Dr. R. Hurley
THE DISCOUNT AND VARIETY RETAILING INDUSTRY
PART I - INTRODUCTION AND FINANCIAL ANALYSIS
A.Industry & Company Profiles
In this segment of the retail industry, companies offer members, who pay an annual fee, a limited selection of products and services. Facing competition from discounters, such as Target that do not charge a membership fee, firms in this industry are continuously expanding their offerings to include additional products and services such as food, optical departments, insurance, gas stations and new and used car purchase programs, among others. Warehouse clubs eliminate many of the costs associated with traditional distribution channels by purchasing full truckloads of merchandise directly from manufacturers and storing it on the sales floor. This study analyses the two the largest stand-alone companies in this segment that are solely focused on the warehouse club industry segment.
Costco Wholesale Corporation
Costco was founded in 1983, went public in 1985 and in 1993 merged with Price Club, a successful membership warehouse. With over 400 membership warehouse stores serving more than 38 million members, Costco is now the largest wholesale club operator in the US.
BJ's Wholesale Club, Inc.
In 1984, after the success of Price Club and with the increased presence of Wal-Mart's Sam's Club, the owner of retail chains TJ Maxx, Hit or Miss and HomeClub, Zayre Corporation launched BJ's. With a total of 140 warehouses in 16 states, BJ's is the third largest warehouse club retailer in the US behind Costco and Sam's Club.
Costco's fiscal year ends on the Sunday nearest the end of August. The financial statement analysis is based on their latest 10-K filing as of September 1, 2002, as well as subsequent quarterly SEC filings. BJ's latest fiscal year ended on February 1, 2003 and the financial statement analysis is based on their latest 10-K filing.
For their latest fiscal year, Costco reported total revenues of $38.7 billion, an 11% increase over prior year. Year over year, their gross profit grew by $580 million, a 14% increase, to $4.8 billion. Net income also increased by 14% from $602 million to $699 million. BJ's generated revenues of $5.9 billion showing a 12% increase from the previous year. Their gross profit grew by $38 million, a 6% increase, to $628 million and net income increased by 6% to $130 million from prior year. Despite their differences in size, both companies are showing strong revenue growth above the industry average of 7% ("Media"). BJ's has reported a profit margin of 2.2%, which is better than Costco's 1.8%. But BJ's profit margin has shown some volatility going from 2.7% in 2000 to 1.5% in 2001.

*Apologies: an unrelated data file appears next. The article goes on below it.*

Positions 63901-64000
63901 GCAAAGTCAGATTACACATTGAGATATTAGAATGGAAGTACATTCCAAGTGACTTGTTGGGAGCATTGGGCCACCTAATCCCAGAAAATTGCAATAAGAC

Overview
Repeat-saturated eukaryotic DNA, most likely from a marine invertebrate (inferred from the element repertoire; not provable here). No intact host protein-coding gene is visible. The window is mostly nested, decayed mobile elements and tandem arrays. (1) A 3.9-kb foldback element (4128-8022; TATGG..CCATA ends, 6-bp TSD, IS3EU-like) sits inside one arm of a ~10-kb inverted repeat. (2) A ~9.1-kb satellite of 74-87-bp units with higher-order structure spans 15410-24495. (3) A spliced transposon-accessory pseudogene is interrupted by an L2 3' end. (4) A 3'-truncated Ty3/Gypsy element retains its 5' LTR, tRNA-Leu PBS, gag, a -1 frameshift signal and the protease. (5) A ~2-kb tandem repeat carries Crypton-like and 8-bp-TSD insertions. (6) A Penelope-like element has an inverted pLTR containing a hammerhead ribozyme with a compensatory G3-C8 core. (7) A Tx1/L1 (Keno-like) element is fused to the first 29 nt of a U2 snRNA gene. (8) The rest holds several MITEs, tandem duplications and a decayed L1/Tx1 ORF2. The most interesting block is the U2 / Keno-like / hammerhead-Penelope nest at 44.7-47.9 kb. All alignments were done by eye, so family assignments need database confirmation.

Although Costco's net income increased by an impressive 14% while BJ's could only achieve a 6% growth in net income year over year, one would tend to think that Costco, being much larger than BJ's, should be able to achieve better margins. One of the reasons this has not been so is that Costco has been aggressively opening new warehouses, whose expense ratios to sales are higher than at mature warehouses. This effect can also be witnessed by the fact that although costs as a percent of total revenue declined by 0.3 points to 87.6% ($33.9 million), selling, general and administrative expenses (SGA) as a percent of total revenue increased by slightly more than 0.3 points to 9.2%. Costco grew during this period from 345 to 374 warehouses, including overseas operations in Mexico, Canada, UK, South Korea, Taiwan and Japan. BJ's SGA expenses as a percent of revenue had been steadily declining since 1999 from 7.8% to last year's 6.6%. They are now at 6.7% due mainly to expense increases related to new warehouses as well as an unfavorable effect of lower than planned club sales. BJ's opened 13 new stores but closed 3 existing locations.